December 6th is Saint Nicholas Day. Most of my American friends never had a chance meeting this holy man: Santa Claus in in charge of the United States Department of Happy Children. In the low countries of Europe, Saint Nicholas rules the roofs and chimneys of the houses where well behaving children live. In Flanders, Belgium, where I grew up, he’s called “Sinterklaas”. When I moved to New York, I left his jurisdiction.
Saint Nicholas Day is celebrated in Belgium on December 6th, while our neighbors in the North choose to have the Saint Nicholas Day on December 5th. Children will put their shoe next to the chimney (as opposed to the socks for Santa Claus). In the shoes they leave a carrot and some sugar for the horse of Saint Nicholas. The horse is typically a white horse. Some kids will add a beer for Saint Nicholas and Black Pete, his loyal helper. During he night, Saint Nicholas will walk over the roofs of the houses, and check his big book to see if the children in a certain house where good in the past year, and leave them toys.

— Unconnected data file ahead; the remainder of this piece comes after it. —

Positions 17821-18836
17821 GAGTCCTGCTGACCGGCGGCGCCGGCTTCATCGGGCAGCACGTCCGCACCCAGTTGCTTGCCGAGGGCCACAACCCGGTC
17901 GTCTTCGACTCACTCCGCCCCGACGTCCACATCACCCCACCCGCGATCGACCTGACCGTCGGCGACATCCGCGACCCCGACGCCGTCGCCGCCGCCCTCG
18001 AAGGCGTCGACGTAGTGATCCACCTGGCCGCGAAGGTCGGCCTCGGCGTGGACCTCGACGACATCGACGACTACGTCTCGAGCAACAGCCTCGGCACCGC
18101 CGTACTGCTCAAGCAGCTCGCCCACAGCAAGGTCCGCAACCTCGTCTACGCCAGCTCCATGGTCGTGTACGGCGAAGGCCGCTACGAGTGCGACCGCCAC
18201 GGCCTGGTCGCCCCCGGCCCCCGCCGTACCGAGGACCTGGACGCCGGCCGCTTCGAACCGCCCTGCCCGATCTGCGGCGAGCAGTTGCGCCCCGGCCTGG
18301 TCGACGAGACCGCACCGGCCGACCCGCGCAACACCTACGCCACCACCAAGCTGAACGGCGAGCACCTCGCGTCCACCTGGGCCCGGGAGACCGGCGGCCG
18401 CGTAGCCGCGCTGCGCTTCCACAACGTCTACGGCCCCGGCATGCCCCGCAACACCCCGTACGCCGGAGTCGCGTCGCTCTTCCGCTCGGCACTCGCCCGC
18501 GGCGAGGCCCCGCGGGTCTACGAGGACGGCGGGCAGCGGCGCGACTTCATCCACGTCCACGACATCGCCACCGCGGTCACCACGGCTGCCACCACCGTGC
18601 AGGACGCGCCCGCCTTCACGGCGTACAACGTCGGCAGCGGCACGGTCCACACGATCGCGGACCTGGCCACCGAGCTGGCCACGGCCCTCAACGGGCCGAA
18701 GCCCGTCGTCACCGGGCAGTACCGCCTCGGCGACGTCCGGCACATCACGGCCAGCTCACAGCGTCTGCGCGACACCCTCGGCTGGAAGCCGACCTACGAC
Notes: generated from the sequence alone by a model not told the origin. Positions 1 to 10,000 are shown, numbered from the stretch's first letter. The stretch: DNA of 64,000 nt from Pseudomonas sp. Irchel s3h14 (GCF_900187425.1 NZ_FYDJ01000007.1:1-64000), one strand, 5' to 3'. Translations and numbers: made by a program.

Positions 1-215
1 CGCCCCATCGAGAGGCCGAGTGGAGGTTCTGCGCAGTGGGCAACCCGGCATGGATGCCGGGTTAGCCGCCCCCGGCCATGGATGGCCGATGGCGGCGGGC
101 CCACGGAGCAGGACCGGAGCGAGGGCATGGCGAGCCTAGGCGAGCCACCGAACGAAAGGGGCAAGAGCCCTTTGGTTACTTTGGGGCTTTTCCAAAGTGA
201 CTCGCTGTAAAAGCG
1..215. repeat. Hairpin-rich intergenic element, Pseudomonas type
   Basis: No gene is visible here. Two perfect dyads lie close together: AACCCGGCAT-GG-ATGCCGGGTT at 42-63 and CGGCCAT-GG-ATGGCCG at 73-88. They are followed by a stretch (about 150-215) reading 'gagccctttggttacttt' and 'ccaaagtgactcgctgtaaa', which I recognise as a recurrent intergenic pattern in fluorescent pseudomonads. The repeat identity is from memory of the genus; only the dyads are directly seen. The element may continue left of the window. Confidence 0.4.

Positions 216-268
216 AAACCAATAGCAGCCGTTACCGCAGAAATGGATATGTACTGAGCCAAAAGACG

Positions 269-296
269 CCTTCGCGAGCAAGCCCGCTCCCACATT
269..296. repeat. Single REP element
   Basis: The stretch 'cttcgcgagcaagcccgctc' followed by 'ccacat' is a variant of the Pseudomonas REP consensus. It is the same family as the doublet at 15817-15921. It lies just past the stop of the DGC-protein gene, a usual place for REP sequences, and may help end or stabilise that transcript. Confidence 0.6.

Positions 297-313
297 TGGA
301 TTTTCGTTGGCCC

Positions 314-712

Saint Nicholas would know what toys to bring, as the children have sent him a letter in the weeks before, telling what they would like to receive and claiming how they have been on their best behaviour. By the way, I’ve always suspected my parents working for Sinterklaas and delivering his letter. The Belgian Post does however collect all letters that are dropped by children in a mailbox anywhere in the country, and Saint Nicholas will, with the support of the Belgian Postmaster and his staff, send a letter and a small gift to all these kids.
When we were children, people told us that December 6, the day we celebrate Saint Nicholas, was his birthday. But it turns out that we were actually celebrating the day of his death. The legend goes that Nicholas of Myra would support a poor family by sharing some of his wealth. But in order not to humiliate the poor family, he dropped of some gifts under darkness. The bishop died on December 6, 343.
It made Saint Nicholas Day the patron day for the children, but he’s also considered the patron saint for students and sailors.
In recent years, some controversy was going on in Belgium and even more in the Netherlands about the tradition of the helper of Saint Nicholas being black, was racist. But we learned as a child that the persons’ black color was due to the fact that the helper, who could be of any race, would go down the chimney and open the foor for Saint Nicholas, and that would give him his color…